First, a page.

Indus­tri­al clim­bing has litt­le in com­mon with sport clim­bing,” says Sel­vin Kel­ler. “We use rope access tech­no­lo­gy to get to pla­ces that would other­wi­se be very dif­fi­cult or impos­si­ble to reach with scaf­fol­ding or lif­ting equip­ment. The task is not clim­bing, but working on site. That is why most height workers are trai­ned craft­s­men and skil­led workers who sim­ply make their work­place a litt­le more exo­tic.” Grins and adds: “I am one of the few excep­ti­ons, becau­se I am actual­ly a trai­ned retail sales­man. I came across rope tech­no­lo­gy at a house run­ning event orga­nis­ed by Jochen Schwei­zer. And it fasci­na­ted me and I could­n’t let go.” In the mean­ti­me, Kel­ler has com­bi­ned pas­si­on and his trai­ned pro­fes­si­on, becau­se he has foun­ded a com­pa­ny that offers work on the rope.

No soo­ner is he down again than Tom­my Lieb­mann joins the brie­fing with the Phoe­nix Con­tact experts. Mei­ners and Christ pull out the instal­la­ti­on plans and exp­lain exac­t­ly whe­re the ice detec­tors have to be pla­ced. The two height instal­lers lis­ten atten­tively. Then they get to work, speaking into the air. Lieb­mann stows away working mate­ri­als and ice sen­sors in a robust box that hangs on the dis­hes. The work­bench under the back, so to speak. Then a ratt­ling petrol engi­ne is star­ted by a cable pull. But ins­tead of a lawn mower or a chain saw, moto­ri­zed pro­pul­si­on is used to gain height. This is becau­se the motor dri­ves a device that works its way up the rope and thus takes the clim­ber to his or her airy work­place at a height of more than 100 metres.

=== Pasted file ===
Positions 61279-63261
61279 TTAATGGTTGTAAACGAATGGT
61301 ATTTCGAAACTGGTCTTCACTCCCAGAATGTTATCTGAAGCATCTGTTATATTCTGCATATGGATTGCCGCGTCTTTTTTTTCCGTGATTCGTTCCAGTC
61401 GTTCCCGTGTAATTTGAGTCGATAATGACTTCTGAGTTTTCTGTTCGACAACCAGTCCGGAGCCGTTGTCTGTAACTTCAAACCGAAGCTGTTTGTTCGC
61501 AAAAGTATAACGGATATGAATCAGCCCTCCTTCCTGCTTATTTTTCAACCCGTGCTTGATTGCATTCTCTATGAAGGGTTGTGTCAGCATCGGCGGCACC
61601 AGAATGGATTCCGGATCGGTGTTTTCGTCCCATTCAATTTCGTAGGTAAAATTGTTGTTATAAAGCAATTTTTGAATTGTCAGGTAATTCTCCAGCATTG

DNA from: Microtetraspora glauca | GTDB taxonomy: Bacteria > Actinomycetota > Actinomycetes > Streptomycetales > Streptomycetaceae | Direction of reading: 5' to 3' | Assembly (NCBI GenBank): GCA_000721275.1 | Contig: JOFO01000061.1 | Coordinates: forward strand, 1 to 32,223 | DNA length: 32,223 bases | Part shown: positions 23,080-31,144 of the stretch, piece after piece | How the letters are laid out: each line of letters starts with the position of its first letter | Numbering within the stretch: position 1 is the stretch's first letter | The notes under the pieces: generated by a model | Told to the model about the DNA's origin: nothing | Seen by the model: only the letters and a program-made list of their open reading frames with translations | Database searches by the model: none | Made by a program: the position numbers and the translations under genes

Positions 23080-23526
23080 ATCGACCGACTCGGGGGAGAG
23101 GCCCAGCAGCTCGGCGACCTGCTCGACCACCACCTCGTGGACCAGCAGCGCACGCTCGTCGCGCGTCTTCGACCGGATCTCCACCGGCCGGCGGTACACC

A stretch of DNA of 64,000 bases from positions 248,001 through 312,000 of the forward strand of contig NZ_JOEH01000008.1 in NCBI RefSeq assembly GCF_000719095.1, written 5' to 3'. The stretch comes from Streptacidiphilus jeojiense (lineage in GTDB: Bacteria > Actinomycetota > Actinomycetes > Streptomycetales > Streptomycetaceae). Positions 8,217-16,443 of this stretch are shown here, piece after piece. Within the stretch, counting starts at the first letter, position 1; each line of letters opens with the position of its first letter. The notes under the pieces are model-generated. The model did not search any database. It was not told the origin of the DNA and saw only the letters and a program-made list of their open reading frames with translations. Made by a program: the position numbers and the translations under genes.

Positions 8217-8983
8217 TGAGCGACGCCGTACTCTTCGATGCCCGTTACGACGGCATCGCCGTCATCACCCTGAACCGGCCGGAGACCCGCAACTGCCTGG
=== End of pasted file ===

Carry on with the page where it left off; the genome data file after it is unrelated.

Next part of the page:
Fair-wea­ther workers

While the “clim­bing bike” Lieb­mann reli­ab­ly pulls up with his equip­ment, Kel­ler secu­res his col­leagues and keeps in con­tact via radio. The twi­light sets in. No pro­blem for the two pro­fes­sio­nals: “We have light with us.” Kel­ler and his col­leagues only get worry lines when the wea­ther chan­ges: “In the wind indus­try, which I spe­cia­li­ze in, we are actual­ly total fair-wea­ther workers. Howe­ver, cool wea­ther and wind are also part of our ever­y­day life. We are very expo­sed at high alti­tu­des. I expe­ri­en­ced a real­ly hai­ry situa­ti­on when a storm sud­den­ly came up and I was han­ging from the rotor bla­de. I was real­ly glad to get down again safe­ly.